What’s this about Johnson-Matthey exiting the EV battery cathode business?
The legacy carmakers and their supply base both face bankruptcy if they make the wrong decisions on entering the “transition to EVs” markets. This is because the OEM automotive industry is, along with semiconductor manufacturing, one of the most capital-intensive industries in the world. Just like with a 200,000 ton DWT ship, inertia being the problem on the one hand and prior deployment of massive amounts of capital being the issue on the other, the OEM automotive industry cannot change course in a short time, and so must be careful to choose the right path (allocation of capital) before starting the voyage.
The battery materials’ processing markets were surprised yesterday by an unexpected announcement from the UK’s most prominent technology metals’ processor, Johnson-Matthey Ltd. (JM), that it was withdrawing from the battery materials’ processing market due to its estimation that the return on capital from manufacturing lithium-ion battery cathodes would be too low to justify the allocation of capital required to do so. JM’s stated reason for this decision was that the battery materials’ business is becoming “commoditized,” so that JM’s hoped for competitive advantage based on its specialized cathode manufacturing technology would either not materialize or not be good enough to be competitive.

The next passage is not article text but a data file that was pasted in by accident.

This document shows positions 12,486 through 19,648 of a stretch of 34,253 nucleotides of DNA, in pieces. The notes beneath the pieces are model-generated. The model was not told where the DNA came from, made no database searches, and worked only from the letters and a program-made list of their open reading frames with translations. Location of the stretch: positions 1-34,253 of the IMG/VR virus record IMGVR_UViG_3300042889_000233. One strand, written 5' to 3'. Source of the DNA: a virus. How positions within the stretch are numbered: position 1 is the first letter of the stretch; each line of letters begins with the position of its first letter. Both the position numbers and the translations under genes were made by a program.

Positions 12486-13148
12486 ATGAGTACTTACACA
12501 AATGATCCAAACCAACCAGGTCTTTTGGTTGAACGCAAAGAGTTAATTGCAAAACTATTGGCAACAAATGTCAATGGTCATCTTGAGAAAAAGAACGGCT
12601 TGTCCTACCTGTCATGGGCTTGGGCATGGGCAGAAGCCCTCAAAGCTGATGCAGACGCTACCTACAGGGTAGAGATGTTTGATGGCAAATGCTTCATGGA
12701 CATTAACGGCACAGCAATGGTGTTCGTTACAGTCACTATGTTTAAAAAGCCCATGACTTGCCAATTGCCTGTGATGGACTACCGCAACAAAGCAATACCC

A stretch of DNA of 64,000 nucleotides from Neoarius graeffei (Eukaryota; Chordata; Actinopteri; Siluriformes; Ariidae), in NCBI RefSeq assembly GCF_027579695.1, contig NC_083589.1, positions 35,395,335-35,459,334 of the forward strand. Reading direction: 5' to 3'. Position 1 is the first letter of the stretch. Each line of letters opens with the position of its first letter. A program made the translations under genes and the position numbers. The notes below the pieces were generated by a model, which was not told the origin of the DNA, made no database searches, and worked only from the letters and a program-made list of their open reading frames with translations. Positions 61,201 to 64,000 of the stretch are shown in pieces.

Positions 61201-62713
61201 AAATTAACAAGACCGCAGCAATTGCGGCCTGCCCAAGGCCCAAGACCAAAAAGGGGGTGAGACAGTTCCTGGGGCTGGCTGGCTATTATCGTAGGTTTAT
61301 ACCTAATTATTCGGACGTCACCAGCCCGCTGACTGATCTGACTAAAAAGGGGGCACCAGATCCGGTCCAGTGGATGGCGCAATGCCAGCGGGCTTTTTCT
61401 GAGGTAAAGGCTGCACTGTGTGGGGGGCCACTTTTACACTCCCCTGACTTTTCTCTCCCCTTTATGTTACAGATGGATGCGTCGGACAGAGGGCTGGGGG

But, even if so, It is the timing of this announcement that seems puzzling.
Both CATL, China’s largest integrated battery manufacturer and Umicore, Europe’s largest battery materials processor have poor returns on capital in their respective battery business sectors, and this has been going on since both entered the battery business, so JM cannot have been surprised by this factor, and, in fact, should have taken it into account on day one of its foray into the battery materials’ business.
So, what’s it all about?
Large companies with either diversified products or vertical integration can distribute costs. Legacy OEM automotive EV makers, for example, like Germany’s Volkswagen, which had a 5 billion Euro profit last year, can afford to lose some money introducing its EVs to the market at a loss per vehicle, while it tests both market acceptance and the lowering of manufacturing costs due to scaling up production.
Let’s set aside my continuing accounting of battery raw materials’ resources as woefully insufficient to support a transition to EVs, and concentrate on the OEM automotive industry’s costs of bringing a new vehicle with any type of power train to market.
It is always multi-faceted crap shoot, and the history of government intervention in the car market is not one to inspire confidence.
Designing a new car and preparing to produce it costs billions of dollars and takes 3 to 6 years.